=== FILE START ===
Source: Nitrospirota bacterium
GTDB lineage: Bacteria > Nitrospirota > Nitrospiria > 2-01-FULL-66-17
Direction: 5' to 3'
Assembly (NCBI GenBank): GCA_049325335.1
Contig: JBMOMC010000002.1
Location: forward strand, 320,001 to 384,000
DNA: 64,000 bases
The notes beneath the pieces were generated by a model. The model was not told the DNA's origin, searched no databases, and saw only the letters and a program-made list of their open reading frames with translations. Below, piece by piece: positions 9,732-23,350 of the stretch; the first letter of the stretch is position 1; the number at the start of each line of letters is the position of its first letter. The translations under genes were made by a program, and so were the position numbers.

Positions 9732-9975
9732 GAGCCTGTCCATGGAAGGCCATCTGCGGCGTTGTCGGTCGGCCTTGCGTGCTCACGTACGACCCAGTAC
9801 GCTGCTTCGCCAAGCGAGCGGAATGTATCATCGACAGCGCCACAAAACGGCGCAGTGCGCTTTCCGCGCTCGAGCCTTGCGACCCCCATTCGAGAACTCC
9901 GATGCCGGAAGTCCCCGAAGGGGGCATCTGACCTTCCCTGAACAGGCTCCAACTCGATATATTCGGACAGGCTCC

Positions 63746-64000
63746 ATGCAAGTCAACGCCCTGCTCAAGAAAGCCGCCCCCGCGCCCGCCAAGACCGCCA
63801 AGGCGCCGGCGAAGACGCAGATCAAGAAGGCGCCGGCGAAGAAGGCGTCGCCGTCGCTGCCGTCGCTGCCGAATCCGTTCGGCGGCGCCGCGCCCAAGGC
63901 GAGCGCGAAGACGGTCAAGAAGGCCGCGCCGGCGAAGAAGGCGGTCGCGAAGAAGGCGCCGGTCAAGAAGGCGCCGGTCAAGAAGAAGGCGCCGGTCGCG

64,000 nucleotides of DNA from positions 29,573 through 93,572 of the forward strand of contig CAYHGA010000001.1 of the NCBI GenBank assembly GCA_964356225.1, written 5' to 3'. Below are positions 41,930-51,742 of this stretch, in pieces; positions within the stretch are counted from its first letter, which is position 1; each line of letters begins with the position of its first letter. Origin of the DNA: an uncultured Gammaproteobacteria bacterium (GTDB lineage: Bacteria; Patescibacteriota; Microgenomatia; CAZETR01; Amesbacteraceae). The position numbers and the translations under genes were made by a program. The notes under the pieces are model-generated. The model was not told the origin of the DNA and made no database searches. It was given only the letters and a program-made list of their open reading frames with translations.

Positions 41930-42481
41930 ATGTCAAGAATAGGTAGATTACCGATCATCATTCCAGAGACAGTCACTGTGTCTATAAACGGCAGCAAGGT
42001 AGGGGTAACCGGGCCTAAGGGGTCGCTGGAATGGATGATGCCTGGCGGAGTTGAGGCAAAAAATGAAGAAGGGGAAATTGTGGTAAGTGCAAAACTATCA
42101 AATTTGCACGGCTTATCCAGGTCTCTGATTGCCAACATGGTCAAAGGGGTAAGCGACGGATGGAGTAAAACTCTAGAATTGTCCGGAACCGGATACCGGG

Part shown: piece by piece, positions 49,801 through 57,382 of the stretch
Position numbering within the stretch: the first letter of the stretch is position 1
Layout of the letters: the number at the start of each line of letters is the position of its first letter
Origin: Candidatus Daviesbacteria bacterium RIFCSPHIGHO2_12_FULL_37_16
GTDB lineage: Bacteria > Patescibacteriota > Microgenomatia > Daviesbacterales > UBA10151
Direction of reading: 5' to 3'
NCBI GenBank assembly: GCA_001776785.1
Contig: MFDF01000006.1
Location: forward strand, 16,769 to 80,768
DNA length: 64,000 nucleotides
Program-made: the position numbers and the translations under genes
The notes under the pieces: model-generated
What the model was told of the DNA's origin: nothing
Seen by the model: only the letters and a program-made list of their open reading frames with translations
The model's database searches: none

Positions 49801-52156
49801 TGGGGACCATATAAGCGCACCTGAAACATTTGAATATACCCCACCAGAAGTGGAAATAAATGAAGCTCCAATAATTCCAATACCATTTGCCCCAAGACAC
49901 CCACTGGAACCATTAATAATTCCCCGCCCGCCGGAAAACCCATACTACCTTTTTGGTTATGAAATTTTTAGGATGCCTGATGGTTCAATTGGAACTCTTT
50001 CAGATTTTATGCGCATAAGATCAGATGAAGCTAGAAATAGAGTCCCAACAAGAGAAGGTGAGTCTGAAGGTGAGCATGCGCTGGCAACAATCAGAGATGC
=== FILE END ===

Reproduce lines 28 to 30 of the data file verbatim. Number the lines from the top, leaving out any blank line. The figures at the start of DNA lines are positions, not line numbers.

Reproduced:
NCBI GenBank assembly: GCA_001776785.1
Contig: MFDF01000006.1
Location: forward strand, 16,769 to 80,768